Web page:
(THE DAILY BEAST)
By Ann Marie Cox
Of all the gifts that Ben Carson has given comedy writers and Twitter wags in the past weeks, it’s his stubborn belief that the Biblical prophet Joseph built the pyramids that’s captured the public’s imagination the most. Self-serious pundits, meanwhile, bemoan this spasm of ridicule on a subject properly relegated to strange-smelling occult bookstores and dusty UseNet forums. To be sure, there are other questions about Carson that have a more obvious bearing on his fitness to be president: his non-trivial attachment to the multi-level marketing firm and “glyconutrient” purveyor Mannatech sounds alarms not just about Carson’s medical judgment outside his field, but his willingness to benefit from a predatory business model (the profit of a different sort of pyramid scheme).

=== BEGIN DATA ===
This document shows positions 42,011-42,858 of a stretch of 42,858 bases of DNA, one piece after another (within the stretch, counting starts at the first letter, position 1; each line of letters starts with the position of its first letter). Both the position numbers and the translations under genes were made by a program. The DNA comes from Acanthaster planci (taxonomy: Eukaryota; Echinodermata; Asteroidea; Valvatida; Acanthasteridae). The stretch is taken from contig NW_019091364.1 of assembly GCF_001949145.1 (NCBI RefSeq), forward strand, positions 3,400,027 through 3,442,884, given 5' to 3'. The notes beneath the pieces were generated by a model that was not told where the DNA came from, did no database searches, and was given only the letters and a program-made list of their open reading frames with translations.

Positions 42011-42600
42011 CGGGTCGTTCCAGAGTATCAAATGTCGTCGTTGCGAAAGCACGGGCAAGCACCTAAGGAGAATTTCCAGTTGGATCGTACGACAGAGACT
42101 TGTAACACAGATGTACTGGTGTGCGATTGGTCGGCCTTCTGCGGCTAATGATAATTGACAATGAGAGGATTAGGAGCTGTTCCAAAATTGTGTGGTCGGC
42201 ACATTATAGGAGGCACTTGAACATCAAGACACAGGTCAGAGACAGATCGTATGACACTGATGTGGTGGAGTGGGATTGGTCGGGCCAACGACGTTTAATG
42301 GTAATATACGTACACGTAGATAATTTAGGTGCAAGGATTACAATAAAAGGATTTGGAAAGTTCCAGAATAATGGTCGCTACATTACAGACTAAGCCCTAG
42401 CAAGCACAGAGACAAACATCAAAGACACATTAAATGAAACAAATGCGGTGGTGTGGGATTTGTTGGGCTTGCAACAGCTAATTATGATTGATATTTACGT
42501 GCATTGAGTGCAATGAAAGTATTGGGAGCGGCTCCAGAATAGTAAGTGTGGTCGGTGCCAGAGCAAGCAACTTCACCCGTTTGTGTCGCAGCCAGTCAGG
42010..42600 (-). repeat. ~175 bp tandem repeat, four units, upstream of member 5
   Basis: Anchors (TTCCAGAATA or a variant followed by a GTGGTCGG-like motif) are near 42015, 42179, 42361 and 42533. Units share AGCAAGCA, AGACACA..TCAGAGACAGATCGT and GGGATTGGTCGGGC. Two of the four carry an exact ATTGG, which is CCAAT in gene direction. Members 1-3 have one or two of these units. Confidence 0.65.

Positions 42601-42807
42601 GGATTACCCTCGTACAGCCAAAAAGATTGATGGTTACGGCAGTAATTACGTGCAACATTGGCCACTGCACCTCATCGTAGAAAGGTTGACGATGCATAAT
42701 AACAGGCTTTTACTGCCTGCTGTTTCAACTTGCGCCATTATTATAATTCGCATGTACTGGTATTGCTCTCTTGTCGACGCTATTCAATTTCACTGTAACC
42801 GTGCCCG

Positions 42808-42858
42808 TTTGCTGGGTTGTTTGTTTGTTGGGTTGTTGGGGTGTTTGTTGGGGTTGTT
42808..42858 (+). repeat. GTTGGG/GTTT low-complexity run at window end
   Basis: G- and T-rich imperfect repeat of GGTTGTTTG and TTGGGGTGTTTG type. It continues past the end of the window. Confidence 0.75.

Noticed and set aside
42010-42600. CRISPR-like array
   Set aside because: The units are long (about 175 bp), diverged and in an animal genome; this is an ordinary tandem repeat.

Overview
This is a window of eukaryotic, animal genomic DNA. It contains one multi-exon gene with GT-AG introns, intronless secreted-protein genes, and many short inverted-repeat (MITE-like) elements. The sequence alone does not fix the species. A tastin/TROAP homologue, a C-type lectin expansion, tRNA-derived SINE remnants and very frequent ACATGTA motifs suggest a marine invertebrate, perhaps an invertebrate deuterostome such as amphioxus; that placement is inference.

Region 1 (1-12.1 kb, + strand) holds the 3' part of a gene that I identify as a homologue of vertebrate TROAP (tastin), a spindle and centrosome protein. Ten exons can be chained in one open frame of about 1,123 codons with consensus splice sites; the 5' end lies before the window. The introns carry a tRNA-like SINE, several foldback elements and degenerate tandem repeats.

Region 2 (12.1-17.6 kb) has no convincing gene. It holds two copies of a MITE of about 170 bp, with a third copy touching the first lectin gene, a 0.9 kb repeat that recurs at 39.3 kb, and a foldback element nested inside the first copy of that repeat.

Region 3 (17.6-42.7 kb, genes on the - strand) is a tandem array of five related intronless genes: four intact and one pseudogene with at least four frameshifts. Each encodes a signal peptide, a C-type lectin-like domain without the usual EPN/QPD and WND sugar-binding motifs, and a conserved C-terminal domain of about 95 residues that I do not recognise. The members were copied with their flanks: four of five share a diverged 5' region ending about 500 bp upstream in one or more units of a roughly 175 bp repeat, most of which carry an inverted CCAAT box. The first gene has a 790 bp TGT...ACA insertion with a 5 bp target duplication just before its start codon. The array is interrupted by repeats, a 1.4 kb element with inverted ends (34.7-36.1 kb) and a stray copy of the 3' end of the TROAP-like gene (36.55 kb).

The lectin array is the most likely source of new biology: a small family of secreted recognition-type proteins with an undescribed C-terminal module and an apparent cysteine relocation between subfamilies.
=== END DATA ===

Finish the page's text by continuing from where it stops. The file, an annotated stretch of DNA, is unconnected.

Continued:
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Since it hews to the general Judeo-Christian storyline, and it serves their electoral purposes, conservatives have been incredibly deferential to Carson’s theory. “All religious beliefs have some element of fantastical or absurd,” goes the defense. “Besides: ReverendWrightBillAyersBenghazi.”
Here’s the problem: Carson’s pyramid theory isn’t really religious, not in the sense that it is a part of official Seventh Day Adventist church doctrine.